"He's 100-percent Tea Party," said Marilyn Ochs, a Bethesda resident, at the morning Rockville event, praising Ehrlich for his commitment to adhere to the Constitution and lower taxes. "I trust him."
In 2006, Ehrlich carried 18 of Maryland's 23 counties and boasted of approval ratings above 50 percent, but still lost to O'Malley. His allies have been steadfast ever since, following him on his radio show. Ehrlich has also worked as a self-proclaimed "rain-maker" for the Baltimore office Womble Carlyle Sandridge & Rice, a North Carolina law firm with corporate clients that include banks and medical companies.
Judy Henderson of Ellicott City said her concern about taxes and the economy brought her to the Halethorpe rally. "I'm going to retire soon and I don't know if I can afford to stay here," Henderson said. "I think he'll change the tax rate. I think we're supporting everybody but our local community."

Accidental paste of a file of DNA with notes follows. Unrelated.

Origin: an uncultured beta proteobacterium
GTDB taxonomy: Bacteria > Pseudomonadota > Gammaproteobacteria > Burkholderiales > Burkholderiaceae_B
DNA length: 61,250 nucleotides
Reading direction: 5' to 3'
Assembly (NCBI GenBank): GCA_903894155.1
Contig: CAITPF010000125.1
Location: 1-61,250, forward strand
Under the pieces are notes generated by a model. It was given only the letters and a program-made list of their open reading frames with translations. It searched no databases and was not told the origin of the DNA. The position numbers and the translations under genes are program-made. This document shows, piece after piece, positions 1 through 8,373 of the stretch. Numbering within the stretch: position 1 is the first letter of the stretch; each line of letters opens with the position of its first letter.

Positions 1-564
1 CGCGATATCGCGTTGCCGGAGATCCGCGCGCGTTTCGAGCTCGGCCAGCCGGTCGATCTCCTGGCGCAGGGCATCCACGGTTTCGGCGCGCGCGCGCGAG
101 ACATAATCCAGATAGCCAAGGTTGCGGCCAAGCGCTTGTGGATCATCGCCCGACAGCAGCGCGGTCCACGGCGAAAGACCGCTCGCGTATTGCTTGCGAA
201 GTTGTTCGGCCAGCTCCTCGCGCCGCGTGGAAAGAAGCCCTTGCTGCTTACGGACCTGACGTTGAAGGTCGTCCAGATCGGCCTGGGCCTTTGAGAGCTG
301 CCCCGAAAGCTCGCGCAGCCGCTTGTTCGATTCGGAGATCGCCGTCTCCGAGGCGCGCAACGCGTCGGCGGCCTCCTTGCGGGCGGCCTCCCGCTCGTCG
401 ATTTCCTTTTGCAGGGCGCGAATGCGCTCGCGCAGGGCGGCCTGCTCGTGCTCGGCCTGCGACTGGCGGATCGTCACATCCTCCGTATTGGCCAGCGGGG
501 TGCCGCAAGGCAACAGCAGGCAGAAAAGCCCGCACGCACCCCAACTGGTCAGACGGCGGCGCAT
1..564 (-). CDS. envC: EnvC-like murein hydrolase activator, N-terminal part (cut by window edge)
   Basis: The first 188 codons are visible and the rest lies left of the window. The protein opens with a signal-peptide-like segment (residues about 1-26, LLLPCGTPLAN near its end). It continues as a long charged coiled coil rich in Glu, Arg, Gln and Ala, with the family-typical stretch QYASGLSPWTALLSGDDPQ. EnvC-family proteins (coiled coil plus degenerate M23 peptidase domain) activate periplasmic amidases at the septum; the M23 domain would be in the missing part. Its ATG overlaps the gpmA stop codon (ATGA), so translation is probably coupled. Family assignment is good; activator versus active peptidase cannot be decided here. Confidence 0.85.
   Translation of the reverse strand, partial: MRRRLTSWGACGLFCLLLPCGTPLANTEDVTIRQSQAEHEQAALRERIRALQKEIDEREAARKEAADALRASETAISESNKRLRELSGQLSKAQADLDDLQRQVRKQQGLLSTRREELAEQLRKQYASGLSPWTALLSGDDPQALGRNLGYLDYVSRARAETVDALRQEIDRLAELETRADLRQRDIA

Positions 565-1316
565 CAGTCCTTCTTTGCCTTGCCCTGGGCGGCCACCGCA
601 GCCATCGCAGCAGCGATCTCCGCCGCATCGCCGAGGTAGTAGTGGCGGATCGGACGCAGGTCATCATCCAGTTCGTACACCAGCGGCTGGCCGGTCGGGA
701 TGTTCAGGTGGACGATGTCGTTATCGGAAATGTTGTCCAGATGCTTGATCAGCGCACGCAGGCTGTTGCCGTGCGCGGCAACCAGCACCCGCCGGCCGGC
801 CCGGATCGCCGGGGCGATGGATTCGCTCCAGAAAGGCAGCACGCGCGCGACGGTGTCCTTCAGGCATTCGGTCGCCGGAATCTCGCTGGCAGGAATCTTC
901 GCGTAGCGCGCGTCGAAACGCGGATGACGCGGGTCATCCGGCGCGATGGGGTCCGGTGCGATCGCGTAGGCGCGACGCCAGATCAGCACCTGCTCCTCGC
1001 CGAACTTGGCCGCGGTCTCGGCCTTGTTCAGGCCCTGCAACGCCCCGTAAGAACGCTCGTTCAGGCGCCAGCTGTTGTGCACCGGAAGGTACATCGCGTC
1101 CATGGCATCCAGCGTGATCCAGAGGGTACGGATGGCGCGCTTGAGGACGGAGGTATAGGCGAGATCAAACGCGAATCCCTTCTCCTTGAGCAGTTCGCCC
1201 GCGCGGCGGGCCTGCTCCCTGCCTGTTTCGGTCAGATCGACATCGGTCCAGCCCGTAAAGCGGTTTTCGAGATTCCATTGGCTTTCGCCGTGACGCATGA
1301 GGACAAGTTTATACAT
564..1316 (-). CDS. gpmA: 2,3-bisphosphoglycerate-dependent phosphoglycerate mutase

George Dodson, a retired Baltimore City firefighter who identified himself as a Democrat but said he voted for Ehrlich in 2006, said "I just liked Mr. Ehrlich when he was governor. When he says something, it's not double-talk." But Dodson wasn't blaming O'Malley for the state's economic troubles, and said whoever wins has "a rough road to go."
His wife, Kathy Dodson, said she voted for Ehrlich twice before.
"I do think he's very honest, very hometown," she said. "I've never seen him act arrogant. He just seems very down to earth."
Baltimore Sun reporters Arthur Hirsch and Annie Linskey contributed to this article.
Ehrlich will continue his campaign announcement week with stops Thursday in Western Maryland and Friday on the Eastern Shore, his campaign spokesman said.